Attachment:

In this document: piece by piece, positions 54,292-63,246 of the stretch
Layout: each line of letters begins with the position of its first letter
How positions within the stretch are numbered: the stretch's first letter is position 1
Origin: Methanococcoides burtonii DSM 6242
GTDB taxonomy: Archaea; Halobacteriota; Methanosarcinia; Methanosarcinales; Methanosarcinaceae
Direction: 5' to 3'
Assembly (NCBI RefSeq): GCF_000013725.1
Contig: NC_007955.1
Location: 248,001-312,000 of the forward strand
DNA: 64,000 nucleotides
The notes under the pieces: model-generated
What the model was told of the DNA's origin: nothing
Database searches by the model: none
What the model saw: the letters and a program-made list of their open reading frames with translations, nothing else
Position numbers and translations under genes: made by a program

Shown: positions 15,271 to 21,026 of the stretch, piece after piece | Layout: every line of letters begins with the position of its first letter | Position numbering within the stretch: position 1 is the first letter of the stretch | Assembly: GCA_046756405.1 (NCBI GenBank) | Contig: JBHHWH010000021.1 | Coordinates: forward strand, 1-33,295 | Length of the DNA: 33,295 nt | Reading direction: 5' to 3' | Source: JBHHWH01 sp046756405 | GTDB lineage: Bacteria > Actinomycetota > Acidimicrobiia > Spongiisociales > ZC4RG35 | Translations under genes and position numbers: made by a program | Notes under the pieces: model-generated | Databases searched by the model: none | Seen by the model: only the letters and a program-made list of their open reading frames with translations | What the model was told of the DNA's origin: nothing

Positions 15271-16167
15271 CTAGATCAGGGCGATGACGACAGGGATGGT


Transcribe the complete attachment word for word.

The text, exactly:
In this document: piece by piece, positions 54,292-63,246 of the stretch
Layout: each line of letters begins with the position of its first letter
How positions within the stretch are numbered: the stretch's first letter is position 1
Origin: Methanococcoides burtonii DSM 6242
GTDB taxonomy: Archaea; Halobacteriota; Methanosarcinia; Methanosarcinales; Methanosarcinaceae
Direction: 5' to 3'
Assembly (NCBI RefSeq): GCF_000013725.1
Contig: NC_007955.1
Location: 248,001-312,000 of the forward strand
DNA: 64,000 nucleotides
The notes under the pieces: model-generated
What the model was told of the DNA's origin: nothing
Database searches by the model: none
What the model saw: the letters and a program-made list of their open reading frames with translations, nothing else
Position numbers and translations under genes: made by a program

Shown: positions 15,271 to 21,026 of the stretch, piece after piece | Layout: every line of letters begins with the position of its first letter | Position numbering within the stretch: position 1 is the first letter of the stretch | Assembly: GCA_046756405.1 (NCBI GenBank) | Contig: JBHHWH010000021.1 | Coordinates: forward strand, 1-33,295 | Length of the DNA: 33,295 nt | Reading direction: 5' to 3' | Source: JBHHWH01 sp046756405 | GTDB lineage: Bacteria > Actinomycetota > Acidimicrobiia > Spongiisociales > ZC4RG35 | Translations under genes and position numbers: made by a program | Notes under the pieces: model-generated | Databases searched by the model: none | Seen by the model: only the letters and a program-made list of their open reading frames with translations | What the model was told of the DNA's origin: nothing

Positions 15271-16167
15271 CTAGATCAGGGCGATGACGACAGGGATGGT